Still no better sources than Kuhbandner and a conspiracy theorist blog? Still no attempt to present any possible causality? I still have not heard of a single death caused by vaccination in Switzerland. How about this, another random article: https://www....hkeit-einher Or this one:

If you consider that coronagate blog a reliable source, I find it very difficult to take any of your analysis serious. Clutching at straws, is my impression. I wish I had time to analyse your analysis more closely ...


20 months ago
Score 0++
Thanks. My findings are consistent with those of many others, including several peer-reviewed papers - if I find them back then I will add them in a later comment and also give feedback on your links. I did not suggest that other blog to be a "reliable source" but criticized it for it totally neglects the Delta wave (incredible!); however, it points to reliable data. As I had found no reliable source to answer the questions that I ended with in Part 1, I finally provide my own analysis which is also based on the official Swiss data. And I wonder how an objective simulation can be perceived as "clutching at straws". As a matter of fact, I had collected the data when I wrote Part 1 but not yet done the analysis.

Anonymous user #1

20 months ago
Score 0++

Je n'ai pas bien compris votre " analyse " ...

En fait c'est plutot le terme d'analyse que je ne saisis pas dans son exploitation

Deja "analyser une analyse " me laisse pantois ...disons dans une posture stupide ...

je vais prendre donc le temps d'analyser votre analyse de cette analyse ( ou construction ?)

J'espère bien qu'en poursuivant cette voie ensemble avec esprit analytique ( sans se détourner des ressorts usuels de philosophie analytique ) et de la passion ardente d'analyse d'un Columbo / Sherlock / et autres Hercules de la pensée d'investigation

( au contraire d'un inspecteur Lestrade ou Mr 100% ... deduction hâtive ... c'est bien mal aimer sa maîtresse (en ) Vérité ...

(comprendra qui le voudra avec un peu d'effort ... suivant le critère : qui comprendra rira )

je disai donc pour terminer cette ebauche d'analyse d'une analyse d'analyse , ... qu'en poursuivant ensemble avec ardeur , on finira par souscrire à une analyse Freudienne / Lacanienne

( il nous faudra entre autre quelque analyste logiciel pour les besoins spéciaux de ce cas bien singulier ...)

Et surtout... Sketch Toujours !


20 months ago
Score 0++
I was not fully satisfied with the timing precision and decided to add one more refinement (more realistic) as a PS. A bit to my surprise, the result is even smoother.


20 months ago
Score 0++

As promised in my earlier reply to Lausianne here links to some other scientific articles on this topic as well as comments to his links:

My comment: peer-reviewed paper that is fully consistent with the later result that with the mRNA vaccines slightly more people died in the vaccinated groups than in the control group).

My comment: peer-reviewed paper with at first impression much higher estimations than my own - and the chief editor demanded a new review, I suppose that he also doesn't believe it. I was waiting for the result of that but maybe I'll scrutinize it myself to find the cause.

My comment: it looks high quality, by a Professor of life sciences but not (yet) reviewed (and difficult to verify?). The results are consistent with my own.

And then the two "random" ones of Lausianne:

My comment: quite interesting, looks similar to the other German analysis that I mentioned in Part 1, but with a different outcome and it's also just a preview. I mentioned in Part 1 the great importance of the time frame. Here they looked at weeks 1-48 which includes a significant Covid-19 wave when the most vulnerable people were vaccinated. Based on my analyses I find it unsurprising if states with more vaccinations also had less excess mortality. However their results do not enable to assess the risk of vaccination compared to that of Covid-19 for different age groups, and - and in week 48 the boosters had hardly started, so there's nothing about that either. Also, they didn't account for the excess deaths except for stating that "The study suggests that excess mortality can be explained, at least in part, by COVID-19 cases and that vaccination prevented infections or caused a milder course".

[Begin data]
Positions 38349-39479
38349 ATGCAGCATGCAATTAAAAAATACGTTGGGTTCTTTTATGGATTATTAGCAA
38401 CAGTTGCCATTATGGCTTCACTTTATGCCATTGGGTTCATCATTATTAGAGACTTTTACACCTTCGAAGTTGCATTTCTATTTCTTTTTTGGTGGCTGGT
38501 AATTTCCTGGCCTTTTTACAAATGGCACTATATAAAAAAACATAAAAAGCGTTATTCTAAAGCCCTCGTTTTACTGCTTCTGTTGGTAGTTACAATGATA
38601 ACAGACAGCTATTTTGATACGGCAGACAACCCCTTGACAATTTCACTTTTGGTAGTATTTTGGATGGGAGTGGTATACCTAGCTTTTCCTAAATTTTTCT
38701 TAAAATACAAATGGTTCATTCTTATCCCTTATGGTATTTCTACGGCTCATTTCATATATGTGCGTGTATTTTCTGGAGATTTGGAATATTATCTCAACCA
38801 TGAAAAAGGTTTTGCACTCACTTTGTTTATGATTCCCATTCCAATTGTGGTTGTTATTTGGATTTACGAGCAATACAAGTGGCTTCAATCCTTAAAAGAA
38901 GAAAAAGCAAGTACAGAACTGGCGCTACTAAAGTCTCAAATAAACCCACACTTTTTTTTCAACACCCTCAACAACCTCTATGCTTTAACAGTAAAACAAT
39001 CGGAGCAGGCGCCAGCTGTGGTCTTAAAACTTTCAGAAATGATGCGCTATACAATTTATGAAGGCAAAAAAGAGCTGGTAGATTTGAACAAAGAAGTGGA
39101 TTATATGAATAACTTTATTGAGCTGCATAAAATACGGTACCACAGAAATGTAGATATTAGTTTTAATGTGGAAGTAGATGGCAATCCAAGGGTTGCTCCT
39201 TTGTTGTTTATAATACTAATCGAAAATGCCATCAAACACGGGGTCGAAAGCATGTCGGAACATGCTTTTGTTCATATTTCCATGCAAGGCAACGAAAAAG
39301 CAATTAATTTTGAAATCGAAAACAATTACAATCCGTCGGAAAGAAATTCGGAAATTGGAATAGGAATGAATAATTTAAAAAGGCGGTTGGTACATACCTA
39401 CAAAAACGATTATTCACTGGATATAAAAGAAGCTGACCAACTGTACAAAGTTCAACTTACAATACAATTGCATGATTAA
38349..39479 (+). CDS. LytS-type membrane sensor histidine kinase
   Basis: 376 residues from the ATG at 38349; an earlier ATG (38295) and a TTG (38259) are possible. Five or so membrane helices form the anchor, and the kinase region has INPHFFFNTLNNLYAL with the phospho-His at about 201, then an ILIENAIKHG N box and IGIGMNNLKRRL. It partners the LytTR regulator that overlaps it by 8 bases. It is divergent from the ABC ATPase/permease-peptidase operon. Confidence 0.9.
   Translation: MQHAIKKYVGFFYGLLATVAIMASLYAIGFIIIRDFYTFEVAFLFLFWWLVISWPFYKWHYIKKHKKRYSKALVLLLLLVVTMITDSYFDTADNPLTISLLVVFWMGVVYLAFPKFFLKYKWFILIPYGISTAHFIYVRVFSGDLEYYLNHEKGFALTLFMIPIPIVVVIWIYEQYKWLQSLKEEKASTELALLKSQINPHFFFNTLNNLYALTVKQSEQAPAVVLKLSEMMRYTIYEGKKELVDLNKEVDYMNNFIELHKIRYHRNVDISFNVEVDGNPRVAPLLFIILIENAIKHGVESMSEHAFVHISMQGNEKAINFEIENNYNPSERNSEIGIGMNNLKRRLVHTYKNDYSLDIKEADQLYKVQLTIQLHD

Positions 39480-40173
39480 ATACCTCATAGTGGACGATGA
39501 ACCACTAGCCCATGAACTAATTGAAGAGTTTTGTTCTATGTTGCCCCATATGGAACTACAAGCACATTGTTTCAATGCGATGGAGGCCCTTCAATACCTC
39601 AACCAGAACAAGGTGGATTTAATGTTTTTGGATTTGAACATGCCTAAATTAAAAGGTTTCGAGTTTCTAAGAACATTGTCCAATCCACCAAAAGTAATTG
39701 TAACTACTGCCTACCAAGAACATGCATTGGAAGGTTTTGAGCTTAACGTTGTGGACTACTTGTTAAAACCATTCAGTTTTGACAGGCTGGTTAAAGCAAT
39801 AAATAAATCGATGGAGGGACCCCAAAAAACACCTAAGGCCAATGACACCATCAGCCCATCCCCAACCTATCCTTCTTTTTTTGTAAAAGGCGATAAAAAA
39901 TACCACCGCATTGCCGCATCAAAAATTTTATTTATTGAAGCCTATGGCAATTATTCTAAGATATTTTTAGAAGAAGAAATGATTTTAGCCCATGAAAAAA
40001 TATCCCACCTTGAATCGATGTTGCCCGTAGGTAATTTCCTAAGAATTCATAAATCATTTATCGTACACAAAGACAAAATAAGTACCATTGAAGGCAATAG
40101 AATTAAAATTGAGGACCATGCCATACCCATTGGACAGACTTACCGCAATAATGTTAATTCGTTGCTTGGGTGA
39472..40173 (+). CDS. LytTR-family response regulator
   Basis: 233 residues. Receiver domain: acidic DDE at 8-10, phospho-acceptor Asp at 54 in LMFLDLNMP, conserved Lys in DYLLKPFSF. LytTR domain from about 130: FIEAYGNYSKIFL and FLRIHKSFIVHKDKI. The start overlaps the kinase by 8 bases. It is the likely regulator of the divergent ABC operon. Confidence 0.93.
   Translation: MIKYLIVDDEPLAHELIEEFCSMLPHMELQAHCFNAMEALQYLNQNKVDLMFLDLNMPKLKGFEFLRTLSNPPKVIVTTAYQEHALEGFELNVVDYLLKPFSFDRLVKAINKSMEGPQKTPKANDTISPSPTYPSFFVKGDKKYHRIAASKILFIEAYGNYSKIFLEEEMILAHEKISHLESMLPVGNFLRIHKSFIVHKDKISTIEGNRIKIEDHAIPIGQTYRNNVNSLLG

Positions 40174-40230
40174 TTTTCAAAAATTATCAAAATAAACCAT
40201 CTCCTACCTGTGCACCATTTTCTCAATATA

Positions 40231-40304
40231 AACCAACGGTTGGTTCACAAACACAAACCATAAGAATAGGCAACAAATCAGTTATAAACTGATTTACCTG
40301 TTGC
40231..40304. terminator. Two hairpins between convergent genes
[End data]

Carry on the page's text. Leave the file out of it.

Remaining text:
The other link leads me to an article of 2020, likely it was a copying mistake.

Frankly, I don't understand the idea behind a superficial look at random articles except for estimating the range of opinions - and we found huge disagreements of opinions, from totally safe to totally unsafe, often relating to subtly different questions. That's quite useless in my opinion. And when we see that data is available that has not been sufficiently well analyzed by others for our purpose then we should do it ourselves; Google cannot give a reliable answer.


20 months ago
Score 0++

A precision: when simulating with 20% more deaths due to Covid than reported "Covid deaths", that does not mean 20% undetected Covid deaths. Instead, it means that the number of undetected Covid deaths is supposed to be 20% more than the number of people who were reported to have died with Covid but who in fact did not die from Covid (people who come in and die not long after a car accident but were diagnosed "Covid-positive", are counted as "Covid deaths").

For example, if 20% of the "Covid deaths" were in fact not due to Covid, then 20% more deaths from Covid than reported "Covid deaths" corresponds to a correction of +50% (1.2/0.8=1.5) - a huge correction. Taking the number of reported "Covid deaths" at face value simply means to assume that those two errors are about equal.


14 months ago
Score 0++

In line with this and earlier discussions, according to a new peer reviewed publication:
"In the Moderna trial, the excess risk of serious Adverse Events of Special Interest (15.1 per 10,000 participants) was higher than the risk reduction for COVID-19 hospitalization relative to the placebo group (6.4 per 10,000 participants). [3] In the Pfizer trial, the excess risk of serious AESIs (10.1 per 10,000) was higher than the risk reduction for COVID-19 hospitalization relative to the placebo group (2.3 per 10,000 participants)."



11 months ago
Score 0++

Update: now a Dutch website made a model for the Netherlands. They found a good fit for 0.09% deaths per boost injection; for a fully boosted individual they arrived at an estimated total risk of about 1:250.
Their estimations for the Netherlands may sound worse than my own estimations for Switzerland. However, they did not account for age groups while I modeled vaccination risk per age group. By far the elderly were most vaccinated.
For the group of 65 y.o. and above I found a reasonably good fit at 750/million deaths per boost or 0.075% - not far away from 0.09%.

With help of Google Translate you can inspect their model here:

Add your comment
InfoCheckers welcomes all comments. If you do not want to be anonymous, register or log in. It is free.